Regardless of where the series stands, game 3 is a pivotal turn where a team can either bury their opponent (go up 3-0) or reaffirm/establish control of where the series can go. For the Lakers and the Blazers, this is as true as ever as the former are looking to build on their momentum from a dominant game 2 and the latter are looking to bounce back and reclaim what was theirs after a 1st game W.
For the Blazers, if they are to accomplish this they’ll need to do it while banged up. Damian Lillard dislocated a finger on his left hand in game 2 and while he’s almost certain to play, the Lakers were already starting to influence him to that hand off the dribble to set up their defense at and behind the point of attack. CJ McCollum is still nursing a fracture in his back and Zach Collins has been ruled out for the series after suffering a foot/ankle injury right before the series began.
Shorthanded and not at your best physically, while operating as the 8th seed vs. an opponent coming off their best game since the season restarted is not an enviable position to be in. The Blazers are tough physically and mentally, but one has to wonder how far that can carry them when they’ve already been pressing as hard as possible for over a month just to get here in the first place. I trust Dame and CJ to play hard and smart, to compete at the highest level. But, as I wrote in my series preview, the human body has its limits and we’ll see if Portland is at theirs.
From a strategic standpoint, game 3 is also where I expect to see the most adjustments — particularly from the Blazers offensively. The Lakers defense was strong in game 1 and dominant in game 2 by showing extra pressure at the point of attack with their big men and forcing every Blazer not named Dame, CJ, or Gary Trent Jr., to hit shots. So far, the team has not done this well enough and head coach Terry Stotts is sure to try to find ways to make everyone’s lives easier by getting the ball to spots on the floor that force the Lakers into rotation in order to stretch them out and gash them.
One thing to watch for, then, is for Nurkic to take on a bigger role as a roll and pop man in the P&R. Look for him to slip into short rolls in order to get pocket passes where he can make shot/pass decisions at the nail. Also look for him to catch passes popping out to the arc after P&R’s and then flow those into dribble pitches or quick swings that flow into a secondary P&R where, if done quickly, the Lakers will struggle to cover the full floor against the Blazers guards.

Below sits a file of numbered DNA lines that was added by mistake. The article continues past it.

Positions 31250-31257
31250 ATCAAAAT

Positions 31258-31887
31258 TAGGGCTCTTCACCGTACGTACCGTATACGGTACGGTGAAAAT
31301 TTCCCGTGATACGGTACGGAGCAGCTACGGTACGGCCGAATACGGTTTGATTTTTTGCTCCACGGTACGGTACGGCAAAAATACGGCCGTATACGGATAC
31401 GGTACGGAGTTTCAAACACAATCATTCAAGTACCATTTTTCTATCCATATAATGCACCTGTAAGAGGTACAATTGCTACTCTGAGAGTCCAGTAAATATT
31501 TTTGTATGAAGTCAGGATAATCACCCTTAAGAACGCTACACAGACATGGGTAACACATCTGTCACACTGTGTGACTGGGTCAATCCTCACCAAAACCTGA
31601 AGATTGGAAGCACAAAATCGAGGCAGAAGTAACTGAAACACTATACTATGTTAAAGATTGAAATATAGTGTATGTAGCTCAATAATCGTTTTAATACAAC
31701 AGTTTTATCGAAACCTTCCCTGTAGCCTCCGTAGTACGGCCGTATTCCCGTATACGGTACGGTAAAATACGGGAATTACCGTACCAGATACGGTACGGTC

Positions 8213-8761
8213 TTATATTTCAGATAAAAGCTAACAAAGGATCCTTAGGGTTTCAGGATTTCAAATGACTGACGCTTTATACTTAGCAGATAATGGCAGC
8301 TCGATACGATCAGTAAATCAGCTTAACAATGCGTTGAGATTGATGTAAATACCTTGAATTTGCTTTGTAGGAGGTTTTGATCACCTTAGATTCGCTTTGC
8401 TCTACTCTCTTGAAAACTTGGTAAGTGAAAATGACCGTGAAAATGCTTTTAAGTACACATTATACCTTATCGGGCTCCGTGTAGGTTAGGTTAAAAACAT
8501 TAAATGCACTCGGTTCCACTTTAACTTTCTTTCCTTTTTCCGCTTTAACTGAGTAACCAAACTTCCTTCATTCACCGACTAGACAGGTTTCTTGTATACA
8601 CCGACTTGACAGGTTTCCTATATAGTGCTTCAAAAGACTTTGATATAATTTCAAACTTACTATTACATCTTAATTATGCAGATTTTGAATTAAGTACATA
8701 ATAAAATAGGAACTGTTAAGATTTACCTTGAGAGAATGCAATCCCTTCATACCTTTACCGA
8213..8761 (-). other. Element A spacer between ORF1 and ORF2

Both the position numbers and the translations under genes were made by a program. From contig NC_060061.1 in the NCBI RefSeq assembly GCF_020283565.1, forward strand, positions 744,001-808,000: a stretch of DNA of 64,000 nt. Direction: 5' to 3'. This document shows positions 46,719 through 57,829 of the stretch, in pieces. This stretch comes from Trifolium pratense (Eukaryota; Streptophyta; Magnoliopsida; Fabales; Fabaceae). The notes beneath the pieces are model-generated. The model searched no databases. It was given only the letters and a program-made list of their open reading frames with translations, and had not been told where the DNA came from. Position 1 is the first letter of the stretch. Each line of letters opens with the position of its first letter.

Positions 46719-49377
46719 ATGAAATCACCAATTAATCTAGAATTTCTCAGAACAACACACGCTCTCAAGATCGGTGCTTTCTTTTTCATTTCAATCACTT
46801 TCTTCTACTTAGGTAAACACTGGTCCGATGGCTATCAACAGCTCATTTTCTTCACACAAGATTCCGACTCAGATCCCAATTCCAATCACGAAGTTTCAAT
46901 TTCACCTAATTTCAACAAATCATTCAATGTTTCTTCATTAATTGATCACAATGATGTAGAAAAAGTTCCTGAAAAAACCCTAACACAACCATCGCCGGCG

The Lakers must work under the mindset that their current approach is working and they need to stick with it, but be ready to tweak things to counter the counter should Portland adjust. This is the chess match of the playoffs and my hope is that the Lakers are thinking one or two steps ahead rather than needing to find adjustments on the fly.
On the Lakers end, things still come down to them making shots. In game 2, KCP’s early makes from 3 took the lid off the basket and, I think, relieved some pressure on the entire team. Then, once AD’s jumper started to fall, the team’s offense got rolling to the point that, when combined with their defense, blew the game open.
In this game, then, that shot making needs to continue. Be it KCP or Danny Green in the starting group or Kuzma, JR Smith, Dion Waiters, or Markieff Morris off the bench, hitting the open jumpers they’re sure to get will go a long way in putting Portland behind the 8-ball. I do not expect any Dame led team to fold mentally, but the Lakers getting hot from behind the arc can dishearten Portland and have a domino effect in how this game plays out, forcing them to grasp for fixes that, based on the current state of both teams, may just be out of the Blazers’ reach.
Further, there are a few things I hope to see the Lakers build on that worked in game 2.
First, I want to see LeBron target his individual matchups to force the defense’s hand. If Melo is on him, I want to see him attack off the dribble. If Trent is on him, I want him parked in the post. LeBron can devastate as a scorer, but he can be equally devastating when drawing help and then passing to teammates for open shots either at the rim or behind the arc.
Second, AD is at his best when looking to score on the move. I want to see him continue to run the floor and attack the offensive glass from the wing, leveraging his length and athleticism advantages vs. whoever Portland defends him with. Further, I’d love to see more grab and go situations with Davis where he looks to push the ball off misses, either bringing the ball up the court himself or throwing outlets on the run and then filling the middle lane for return passes where he can try to finish going downhill.
Lastly, the Lakers must continue to punish the Blazers on the offensive glass. Nurkic is a very physical rebounder, but Whiteside is a “stand and jump” one while Grabriel is a “hustle to the ball” guy. The latter two are not the type to body you up and even when they try, the Lakers have strength advantages whenever Dwight is in the game. If the Lakers can continue to get offensive rebounds and get extra shots, it’s one way to mitigate some of the scoring issues they’ve had in the bubble.
Every playoff game is important, but considering the Blazers health and the way the Lakers won game 2, this is a contest where LA can really put Portland on the ropes and dictate how the rest of the series plays out. Play hard, play smart, and hit some shots and this thing can go their way.
Where you can watch: 5:30pm start time on ABC.